Long before the Hamptons signified celebrities and billionaires summering in secluded vacation compounds, artists and their less ostentatious patrons fled the clamor of New York for the East End. The Parrish counts work by those with a connection to the region as the core of its collection, which now numbers 2,600 objects in a variety of media and spans artists from William Merritt Chase, Fairfield Porter, and Willem de Kooning to Chuck Close and April Gornik. But the Italianate 1897 building by Grosvenor Atterbury in Southampton that served as the museum's previous home lacked space for both its growing holdings and its program of temporary exhibitions. After an aborted attempt to expand, museum officials decided to build. In 2005 they acquired a site a few miles down the road, just outside the hamlet of Water Mill, and selected Herzog & de Meuron to design a new facility.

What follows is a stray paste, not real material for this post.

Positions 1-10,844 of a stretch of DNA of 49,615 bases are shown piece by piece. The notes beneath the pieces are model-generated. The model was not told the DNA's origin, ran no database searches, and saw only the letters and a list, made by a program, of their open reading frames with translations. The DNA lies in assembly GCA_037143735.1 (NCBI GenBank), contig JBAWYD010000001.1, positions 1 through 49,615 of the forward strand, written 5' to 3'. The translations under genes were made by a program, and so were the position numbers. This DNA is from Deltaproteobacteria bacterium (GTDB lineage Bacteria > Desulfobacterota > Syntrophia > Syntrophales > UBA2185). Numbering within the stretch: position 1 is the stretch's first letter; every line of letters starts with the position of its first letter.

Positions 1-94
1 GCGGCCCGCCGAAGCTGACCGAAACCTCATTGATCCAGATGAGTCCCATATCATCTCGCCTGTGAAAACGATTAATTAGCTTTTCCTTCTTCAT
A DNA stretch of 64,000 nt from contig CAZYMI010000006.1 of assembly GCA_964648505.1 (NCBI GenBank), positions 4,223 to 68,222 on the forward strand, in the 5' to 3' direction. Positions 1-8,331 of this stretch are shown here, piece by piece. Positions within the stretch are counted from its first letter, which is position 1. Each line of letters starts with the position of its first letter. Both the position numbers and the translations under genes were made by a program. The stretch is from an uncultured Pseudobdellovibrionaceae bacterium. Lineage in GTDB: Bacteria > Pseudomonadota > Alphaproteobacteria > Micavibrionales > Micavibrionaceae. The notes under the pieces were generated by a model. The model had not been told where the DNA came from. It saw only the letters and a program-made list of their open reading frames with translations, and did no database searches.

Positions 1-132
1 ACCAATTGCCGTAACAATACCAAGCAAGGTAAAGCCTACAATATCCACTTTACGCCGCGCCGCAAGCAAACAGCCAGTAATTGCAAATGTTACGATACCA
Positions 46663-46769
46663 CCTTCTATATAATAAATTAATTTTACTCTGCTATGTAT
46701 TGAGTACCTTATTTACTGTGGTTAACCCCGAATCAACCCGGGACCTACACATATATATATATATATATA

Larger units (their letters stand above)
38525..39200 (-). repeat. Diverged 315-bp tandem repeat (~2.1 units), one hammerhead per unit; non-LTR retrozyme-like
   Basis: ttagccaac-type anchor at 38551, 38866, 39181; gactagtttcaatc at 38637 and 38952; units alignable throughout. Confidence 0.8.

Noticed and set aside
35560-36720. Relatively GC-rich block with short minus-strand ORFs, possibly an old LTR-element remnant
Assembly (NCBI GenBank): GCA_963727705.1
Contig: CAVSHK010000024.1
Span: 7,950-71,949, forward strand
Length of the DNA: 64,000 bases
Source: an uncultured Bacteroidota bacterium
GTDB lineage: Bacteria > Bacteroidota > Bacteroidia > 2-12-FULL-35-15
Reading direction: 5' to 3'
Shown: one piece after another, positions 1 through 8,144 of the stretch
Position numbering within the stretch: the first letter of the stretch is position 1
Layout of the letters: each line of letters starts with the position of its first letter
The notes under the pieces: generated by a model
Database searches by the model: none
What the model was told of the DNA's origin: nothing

Mergenthaler and his team envisioned the new Parrish as a cluster of peaked structures, abstracted versions of the barns, sheds, and small residential buildings typically converted by artists into studios. (They also recalled the Monopoly house shapes of earlier Herzog & de Meuron work.) But the museum slashed the original budget of $80 million by nearly two thirds when the recession hit. Despite the dramatic cut, Herzog & de Meuron stayed on board. Mergenthaler reconfigured the constellation of buildings into a single long volume but kept the pointed form. “It was clear that we would have to work with repetition, and it was a really simple idea to repeat one module in a long way,” he says. The project opened in November at a cost of $26.2 million; with 7,600 square feet of galleries, it nearly triples the museum's exhibition space.